Election 2000: Doing the Science and Math

A Modest Proposal
Mercury rocketThe only science in presidential elections seems to be political science. And when it comes to mathematics, the most important numbers to the candidates may be the results of public opinion polls.

That's not the way it should be, according to mathematics professor, author, and columnist John Allen Paulos, who raises a serious question: How much science and math should the next president of the United States know?

In his "Who's Counting?" column for ABCNEWS.com, Temple University mathematician John Allen Paulos recently took a cue from the network television show Who Wants to Be a Millionaire? He challenged this year's presidential candidates to play a round of "Who Wants to Be a Scientifically Literate President?"

"Nobody expects (them) to calculate quantum wave functions or spout out pi to 50 digits," Paulos wrote in his column, "but reasonable answers to a few elementary questions on mathematics and science would nevertheless be reassuring."

The topics Paulos throws at the candidates in this imaginary competition range from percentages and medians to earthquake science and distances in outer space. You'll find some of the questions in the table below. Try your hand at answering them. Compare your answers with the ones that appeared in the column.

Question

Answer

A crucial number to know is the population of the country you want to be president of. What is the approximate population of the United States? The world? What percentage of the latter is the former?  
You're campaigning in a Midwestern community where the mean price of a house is $400,000 and the median price is $50,000. What does this say about the distribution of house prices here? If (someone) builds a $10 million dollar mansion in the community, which goes up more, the mean or the median value of the houses?  
Biotechnology breakthroughs are much in the news recently. What is the shape of the DNA molecule. Very roughly how does it function as a code?  

Source: "Who Wants to Be a Science-Savvy President?," by John Allen Paulos, ABCNEWS.com

  • What science and math questions do you think the next president should be able to answer and why?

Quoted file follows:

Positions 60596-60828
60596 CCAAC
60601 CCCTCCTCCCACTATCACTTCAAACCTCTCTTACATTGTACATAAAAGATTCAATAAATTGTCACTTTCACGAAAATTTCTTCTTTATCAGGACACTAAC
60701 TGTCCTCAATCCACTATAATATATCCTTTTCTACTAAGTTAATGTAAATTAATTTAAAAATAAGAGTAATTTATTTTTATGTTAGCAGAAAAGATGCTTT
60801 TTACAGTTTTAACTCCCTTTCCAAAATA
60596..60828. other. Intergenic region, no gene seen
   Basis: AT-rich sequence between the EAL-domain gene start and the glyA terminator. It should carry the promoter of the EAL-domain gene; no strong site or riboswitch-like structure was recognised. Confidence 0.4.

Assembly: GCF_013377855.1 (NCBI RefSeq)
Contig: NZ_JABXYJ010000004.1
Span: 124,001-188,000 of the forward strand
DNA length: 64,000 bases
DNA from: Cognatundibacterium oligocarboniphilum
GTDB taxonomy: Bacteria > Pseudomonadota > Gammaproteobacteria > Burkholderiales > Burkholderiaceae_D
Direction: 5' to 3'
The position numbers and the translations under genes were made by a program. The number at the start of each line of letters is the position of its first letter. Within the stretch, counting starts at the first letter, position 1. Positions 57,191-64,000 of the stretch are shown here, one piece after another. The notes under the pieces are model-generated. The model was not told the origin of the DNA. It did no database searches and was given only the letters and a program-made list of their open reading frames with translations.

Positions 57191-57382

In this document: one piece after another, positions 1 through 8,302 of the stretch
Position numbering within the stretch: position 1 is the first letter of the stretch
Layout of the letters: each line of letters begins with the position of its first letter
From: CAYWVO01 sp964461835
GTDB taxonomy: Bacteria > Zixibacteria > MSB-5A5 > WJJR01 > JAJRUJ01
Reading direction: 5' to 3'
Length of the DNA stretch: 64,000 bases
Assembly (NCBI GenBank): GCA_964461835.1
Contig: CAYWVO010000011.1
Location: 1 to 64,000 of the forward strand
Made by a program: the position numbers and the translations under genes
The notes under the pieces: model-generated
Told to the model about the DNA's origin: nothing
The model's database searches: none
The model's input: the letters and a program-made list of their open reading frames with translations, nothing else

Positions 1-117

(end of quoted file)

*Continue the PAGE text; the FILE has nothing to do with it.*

• Read the entire column by John Allen Paulos.

Science Achievements
Some past presidents of the United States have become known for their background in math and science or for their commitment to scientific programs. Monticello

Thomas Jefferson served as the third president from 1802-1809, authored the Declaration of Independence, and founded the University of Virginia. But he was also an architect, who designed his home Monticello, in Virginia, and much of the University of Virginia campus in nearby Charlottesville. Take an interactive tour of Jefferson's architectural contributions to the university.

John F. Kennedy helped launch the United States space program during his shortened term in office from 1961-1963. Besides presiding over America's first manned flights in the Project Mercury program, Kennedy set the United States on a course to land astronauts on the moon by the end of the decade. Hear part of his speech. (Requires QuickTIme. Download now.)

Jimmy Carter, in office from 1977-1981, departed from the tradition of many American presidents who had graduated from law school. Carter received a Bachelor of Science degree from the U.S. Naval Academy. He did graduate work in nuclear physics and worked in the Navy's nuclear submarine program.

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Getting Advice
The Carter administration was the first to have the full benefit of the Office of Science and Technology Policy (OSTP), which came into existence in 1976. The members of this office, located in the White House, advise the sitting president on science and technology questions. Among the issues the OSTP has addressed during the past year of the Clinton administration:

  • Technological innovation in the new millennium

  • Higher efficiency automobiles

  • International climate change, including global warming

  • The Human Genome Project—the international effort to map and sequence the roughly 100,000 genes that make up the human genetic code

Learn More
The candidates taking the "Who Wants to Be a Scientifically Literate President?" quiz could have prepared themselves with some Riverdeep activities.

  • Get a grip on medians in the Defining the Mean and Median activity in Destination MATH's Mastering Skills and Concepts: Course V.

  • Check out the Biology Explorer activity The Genetic Code to explore how this code is organized.

In April, John Allen Paulos answered questions in the Riverdeep.net Webcast "Speaking of Numbers."

Related Resources
For a primer on how mathematics enters our everyday lives, check Dr. Paulos's books:

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